• Discarding the things you don’t like or use anymore will make you happier.
  • You must actually choose what you’re going to discard, and what you’re going to keep.
  • One by one, go through each item you have and ask yourself it sparks joy. If it does, keep it, and if it doesn’t, get rid of it.
  • You must actually touch and examine each item as you decide whether you are going to discard it or not.
  • Discarding must be done by category, not place. You need to take every item of each category and lay it out on the floor. Gathering all of your things in each category in one place shows you how much you actually have.

  • It’s easier to decide what to discard when you start with things that are easiest to discard and then move progressively to the harder things.
  • Don’t let your family see what you’re throwing out. It’s not of their business, and it can stress them out — especially parents.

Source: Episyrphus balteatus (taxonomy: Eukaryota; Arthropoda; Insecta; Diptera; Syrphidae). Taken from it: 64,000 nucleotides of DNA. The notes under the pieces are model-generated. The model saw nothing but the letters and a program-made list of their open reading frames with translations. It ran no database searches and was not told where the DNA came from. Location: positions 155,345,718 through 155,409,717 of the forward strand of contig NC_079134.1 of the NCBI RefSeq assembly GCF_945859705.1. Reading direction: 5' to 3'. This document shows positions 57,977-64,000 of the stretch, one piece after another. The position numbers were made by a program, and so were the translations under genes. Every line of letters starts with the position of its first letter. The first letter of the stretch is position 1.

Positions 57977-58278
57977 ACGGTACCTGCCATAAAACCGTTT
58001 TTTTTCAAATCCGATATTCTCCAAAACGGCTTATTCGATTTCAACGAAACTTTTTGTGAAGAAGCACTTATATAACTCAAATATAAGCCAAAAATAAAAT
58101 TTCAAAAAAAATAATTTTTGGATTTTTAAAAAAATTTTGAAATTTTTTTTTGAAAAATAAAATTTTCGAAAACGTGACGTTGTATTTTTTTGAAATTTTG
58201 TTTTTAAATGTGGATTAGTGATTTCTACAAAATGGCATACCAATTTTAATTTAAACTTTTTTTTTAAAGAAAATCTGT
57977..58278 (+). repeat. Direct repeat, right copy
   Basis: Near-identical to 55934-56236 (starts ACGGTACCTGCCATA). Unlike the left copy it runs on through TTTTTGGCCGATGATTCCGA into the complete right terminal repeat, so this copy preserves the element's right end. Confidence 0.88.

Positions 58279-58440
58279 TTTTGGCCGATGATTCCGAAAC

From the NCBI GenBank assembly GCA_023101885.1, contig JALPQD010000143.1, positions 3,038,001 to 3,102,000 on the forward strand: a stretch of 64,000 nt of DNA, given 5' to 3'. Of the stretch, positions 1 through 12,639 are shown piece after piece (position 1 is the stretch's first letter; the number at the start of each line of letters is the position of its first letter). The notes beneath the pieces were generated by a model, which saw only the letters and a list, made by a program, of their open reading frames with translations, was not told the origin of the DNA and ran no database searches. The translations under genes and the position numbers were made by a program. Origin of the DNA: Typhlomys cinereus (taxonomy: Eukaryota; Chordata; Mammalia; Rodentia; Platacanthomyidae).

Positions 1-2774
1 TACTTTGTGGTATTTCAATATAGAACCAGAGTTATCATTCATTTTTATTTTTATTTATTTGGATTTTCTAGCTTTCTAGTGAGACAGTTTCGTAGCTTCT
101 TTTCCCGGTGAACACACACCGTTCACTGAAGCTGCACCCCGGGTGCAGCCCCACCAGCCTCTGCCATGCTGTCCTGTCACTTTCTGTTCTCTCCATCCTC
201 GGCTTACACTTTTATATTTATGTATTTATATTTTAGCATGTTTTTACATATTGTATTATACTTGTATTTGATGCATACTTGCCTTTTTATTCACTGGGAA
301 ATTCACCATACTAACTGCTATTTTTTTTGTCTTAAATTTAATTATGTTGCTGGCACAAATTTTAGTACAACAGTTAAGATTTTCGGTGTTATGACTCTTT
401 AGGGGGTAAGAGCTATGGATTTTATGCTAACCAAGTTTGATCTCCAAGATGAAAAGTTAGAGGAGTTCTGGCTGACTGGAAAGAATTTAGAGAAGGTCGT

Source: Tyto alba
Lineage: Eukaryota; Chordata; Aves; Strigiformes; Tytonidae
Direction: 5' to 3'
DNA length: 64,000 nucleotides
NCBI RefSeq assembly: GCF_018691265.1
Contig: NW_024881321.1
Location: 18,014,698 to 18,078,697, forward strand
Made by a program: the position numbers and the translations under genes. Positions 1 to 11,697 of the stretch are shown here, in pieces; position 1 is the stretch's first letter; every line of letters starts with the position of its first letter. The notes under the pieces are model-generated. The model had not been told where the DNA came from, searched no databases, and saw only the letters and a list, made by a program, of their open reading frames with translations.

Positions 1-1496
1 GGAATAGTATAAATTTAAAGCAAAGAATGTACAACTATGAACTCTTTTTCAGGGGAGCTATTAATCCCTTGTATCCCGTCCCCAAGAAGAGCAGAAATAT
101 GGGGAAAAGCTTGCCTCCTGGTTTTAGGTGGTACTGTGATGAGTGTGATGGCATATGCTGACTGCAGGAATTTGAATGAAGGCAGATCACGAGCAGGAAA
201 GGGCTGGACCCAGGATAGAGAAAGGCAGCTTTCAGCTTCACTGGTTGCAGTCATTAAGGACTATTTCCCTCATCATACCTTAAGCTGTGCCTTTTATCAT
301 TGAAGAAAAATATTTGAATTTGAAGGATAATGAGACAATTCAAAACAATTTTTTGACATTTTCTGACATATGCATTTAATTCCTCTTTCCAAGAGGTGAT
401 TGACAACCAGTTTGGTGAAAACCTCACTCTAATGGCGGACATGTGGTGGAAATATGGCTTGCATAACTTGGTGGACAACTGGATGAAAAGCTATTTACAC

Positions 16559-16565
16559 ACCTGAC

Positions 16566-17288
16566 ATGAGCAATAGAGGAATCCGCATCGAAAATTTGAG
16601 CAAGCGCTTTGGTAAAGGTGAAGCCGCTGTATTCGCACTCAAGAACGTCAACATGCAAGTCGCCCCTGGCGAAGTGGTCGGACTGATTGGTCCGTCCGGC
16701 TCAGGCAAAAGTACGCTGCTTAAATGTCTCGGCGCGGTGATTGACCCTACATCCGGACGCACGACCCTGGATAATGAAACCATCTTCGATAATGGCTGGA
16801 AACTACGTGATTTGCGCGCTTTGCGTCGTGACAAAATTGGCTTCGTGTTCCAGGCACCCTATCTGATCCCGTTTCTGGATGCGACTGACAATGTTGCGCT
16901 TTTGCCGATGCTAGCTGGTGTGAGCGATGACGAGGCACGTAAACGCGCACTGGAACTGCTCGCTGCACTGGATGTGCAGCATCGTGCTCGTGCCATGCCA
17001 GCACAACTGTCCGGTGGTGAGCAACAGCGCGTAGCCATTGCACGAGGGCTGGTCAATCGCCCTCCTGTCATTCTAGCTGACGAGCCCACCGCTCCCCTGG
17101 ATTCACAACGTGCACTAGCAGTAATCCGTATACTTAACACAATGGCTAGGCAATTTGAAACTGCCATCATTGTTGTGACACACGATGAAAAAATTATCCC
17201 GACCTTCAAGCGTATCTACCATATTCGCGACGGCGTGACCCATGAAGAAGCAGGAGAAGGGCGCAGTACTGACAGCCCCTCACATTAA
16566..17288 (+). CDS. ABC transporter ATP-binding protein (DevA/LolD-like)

• Don’t discard items that aren’t yours. Instead, lead by example. When you tidy your own space, your family will follow suit.
  • Don’t give all of your things away. Before giving something you want to discard to someone, ask if they like it and want it. If they don’t, then don’t give it to them. Discard it.
  • Tidying is similar to meditation. It helps clear your mind. It allows you to conversate with yourself. It removes the noise.
  • Start cleaning early (6:30am), and you’ll clean at twice the speed.
  • Somethings you won’t be able to throw away. With those, consider why you have them in the first place. Think about its purpose. Chances are, it’s fulfilled its role. Thank it, and discard it.
  • You cant appreciate what’s really important to you until you have discarded what’s no longer important to you.

The urge to point out someone else’s failure to tidy is usually a sign that you are neglecting to take care of your own space. This is why you should begin by discarding only your own things. You can leave the communal spaces to the end. The first step is to confront your own stuff.